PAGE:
A mild Covid-19 infection is very unlikely to cause lasting damage to the structure or function of the heart, according to a study conducted by researchers at UCL (University College London) and funded by the British Heart Foundation ( BHF) and Barts Charity.
The researchers say the results, published in JACC Cardiovascular Imaging, should reassure the public, as they concern the vast majority of people with Covid-19 infections with mild or no symptoms.
This study of 149 healthcare workers recruited by Barts Health and Royal Free London NHS Trusts is the largest and most detailed study to date on mild Covid-19 infection and its long-term impact on heart. It follows that with serious hospitalized Covid-19 infections being associated with blood clots, inflammation of the heart and heart damage, mild infections can lead to similar complications. However, until now, there has been little information specifically regarding this group of people and the effects on the heart later after infection.
Researchers identified participants with mild Covid-19 from the COVIDsortium, a study conducted at three London hospitals where healthcare workers had weekly blood, saliva and nasal swabs taken for 16 weeks. Six months after a mild infection, they examined the structure and function of the heart by analyzing cardiac MRI scans of 74 healthcare workers who had previously had mild Covid-19 and compared them to scans of 75 age-matched checks, healthy sex and ethnicity that had not previously been infected.
They found no difference in the size or amount of muscle in the left ventricle – the main chamber of the heart responsible for pumping blood around the body – or in its ability to pump blood out of the heart. The amount of inflammation and scarring in the heart, as well as the elasticity of the aorta – which is important for blood to flow easily out of the heart – remained the same between the two groups.
When the researchers analyzed blood samples, they found no difference between the two markers of heart muscle damage – troponin and NT-proBNP – six months after a mild Covid-19 infection.
Now, the team of researchers and cardiologists suggest that there is little benefit to screening the hearts of people who have had a mild infection, and research should focus on those who have suffered from severe Covid-19, high-risk groups or those with persistent symptoms. .
Dr Thomas Treibel (UCL Institute of Cardiovascular Science and Barts Health NHS Trust), said: “Unraveling the impact of Covid-19 on the heart has been a challenge. But now we are at the stage of the pandemic where we can really start to get a grip on the long term implications of Covid-19 on the health of our heart and blood vessels.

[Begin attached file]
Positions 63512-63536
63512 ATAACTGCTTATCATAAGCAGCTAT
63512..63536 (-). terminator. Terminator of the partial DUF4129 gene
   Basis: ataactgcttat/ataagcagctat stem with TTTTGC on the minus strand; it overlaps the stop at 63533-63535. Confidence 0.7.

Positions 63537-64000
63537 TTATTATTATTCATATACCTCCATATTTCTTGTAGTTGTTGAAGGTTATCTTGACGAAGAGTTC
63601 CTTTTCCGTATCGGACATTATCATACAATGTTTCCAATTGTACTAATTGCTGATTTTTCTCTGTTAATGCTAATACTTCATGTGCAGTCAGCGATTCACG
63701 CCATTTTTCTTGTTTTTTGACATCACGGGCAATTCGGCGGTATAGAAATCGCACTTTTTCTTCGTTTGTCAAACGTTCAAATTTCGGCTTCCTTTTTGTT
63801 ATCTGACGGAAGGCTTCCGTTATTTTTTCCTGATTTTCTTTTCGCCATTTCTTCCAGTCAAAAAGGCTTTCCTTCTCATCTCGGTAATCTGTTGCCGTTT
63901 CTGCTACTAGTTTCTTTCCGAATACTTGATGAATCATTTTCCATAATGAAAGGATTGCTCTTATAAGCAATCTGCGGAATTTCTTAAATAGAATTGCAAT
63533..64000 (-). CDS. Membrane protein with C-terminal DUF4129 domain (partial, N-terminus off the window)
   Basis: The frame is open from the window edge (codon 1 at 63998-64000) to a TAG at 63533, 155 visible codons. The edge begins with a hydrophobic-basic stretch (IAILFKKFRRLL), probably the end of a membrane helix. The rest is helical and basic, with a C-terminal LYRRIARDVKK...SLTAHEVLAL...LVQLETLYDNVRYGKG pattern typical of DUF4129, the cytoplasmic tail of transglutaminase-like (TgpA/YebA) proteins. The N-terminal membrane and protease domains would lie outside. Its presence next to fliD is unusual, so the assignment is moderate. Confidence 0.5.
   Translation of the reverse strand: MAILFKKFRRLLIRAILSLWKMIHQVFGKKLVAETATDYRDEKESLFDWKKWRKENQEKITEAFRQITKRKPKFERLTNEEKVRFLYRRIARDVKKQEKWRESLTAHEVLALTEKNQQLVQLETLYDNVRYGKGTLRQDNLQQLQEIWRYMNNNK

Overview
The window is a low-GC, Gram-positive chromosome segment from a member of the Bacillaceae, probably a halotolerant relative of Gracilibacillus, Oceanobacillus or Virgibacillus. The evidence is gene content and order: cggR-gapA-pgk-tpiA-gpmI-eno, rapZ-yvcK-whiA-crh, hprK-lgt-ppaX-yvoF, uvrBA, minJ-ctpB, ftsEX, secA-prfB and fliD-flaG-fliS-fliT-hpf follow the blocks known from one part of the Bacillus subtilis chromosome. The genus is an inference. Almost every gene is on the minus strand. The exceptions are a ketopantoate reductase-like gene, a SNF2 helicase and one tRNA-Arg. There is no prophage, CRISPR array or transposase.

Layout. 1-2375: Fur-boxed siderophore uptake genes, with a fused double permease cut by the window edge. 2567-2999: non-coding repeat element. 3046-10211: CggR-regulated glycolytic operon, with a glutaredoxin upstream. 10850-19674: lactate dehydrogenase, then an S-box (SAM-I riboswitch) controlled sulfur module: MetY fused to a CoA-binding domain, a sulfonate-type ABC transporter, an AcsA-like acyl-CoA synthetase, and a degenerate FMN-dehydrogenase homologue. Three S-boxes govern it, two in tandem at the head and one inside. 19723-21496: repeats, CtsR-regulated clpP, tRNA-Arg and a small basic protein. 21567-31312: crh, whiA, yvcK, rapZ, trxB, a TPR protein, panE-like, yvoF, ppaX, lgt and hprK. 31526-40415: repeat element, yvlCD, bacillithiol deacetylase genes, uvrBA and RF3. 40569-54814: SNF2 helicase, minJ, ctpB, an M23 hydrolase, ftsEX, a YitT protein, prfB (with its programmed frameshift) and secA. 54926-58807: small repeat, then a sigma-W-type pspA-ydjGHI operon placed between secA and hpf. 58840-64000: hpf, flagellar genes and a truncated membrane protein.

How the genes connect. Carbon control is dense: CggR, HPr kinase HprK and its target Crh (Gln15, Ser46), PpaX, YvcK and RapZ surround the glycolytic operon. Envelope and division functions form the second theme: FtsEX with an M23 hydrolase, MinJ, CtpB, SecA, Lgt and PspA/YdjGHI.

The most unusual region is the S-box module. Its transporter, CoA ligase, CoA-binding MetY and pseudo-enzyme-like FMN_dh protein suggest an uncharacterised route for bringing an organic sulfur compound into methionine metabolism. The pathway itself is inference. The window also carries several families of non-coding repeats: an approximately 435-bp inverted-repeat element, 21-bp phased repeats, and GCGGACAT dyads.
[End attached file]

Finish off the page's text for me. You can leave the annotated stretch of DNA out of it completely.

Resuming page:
“We have been able to capitalize on our incredible frontline staff who have been exposed to the virus this year and we are happy to show that the majority of people with Covid-19 do not appear to be at increased risk. to develop future heart complications. We must now focus our attention on the long-term impact of the virus on those who have been hit hardest by the disease. “
Dr Sonya Babu-Narayan, associate medical director of the British Heart Foundation and consultant cardiologist, said: “These findings a year after the start of the pandemic are welcome to reassure the hundreds of thousands of people who have experienced Covid-19 with or no symptoms.
“Throughout the pandemic, BHF researchers have made progress in studying the short and long term effects of Covid-19 on the heart and circulatory system. There is still a long way to go, but for now it looks like the good news is Covid-19 disease does not appear to be linked to lasting heart damage. “
There were small abnormalities identified by the MRI, but these were not found more often in people who had mild Covid-19 than those who never had it. The changes could have been caused by something other than the coronavirus and they may not make a noticeable difference to that person’s health.
This study was a collaboration between researchers from UCL, Barts Health NHS Trust, Queen Mary University of London and the Royal Free London NHS Foundation Trust, and the results are presented this weekend in the form of a Young Investigator Award at the EuroCMR meeting.
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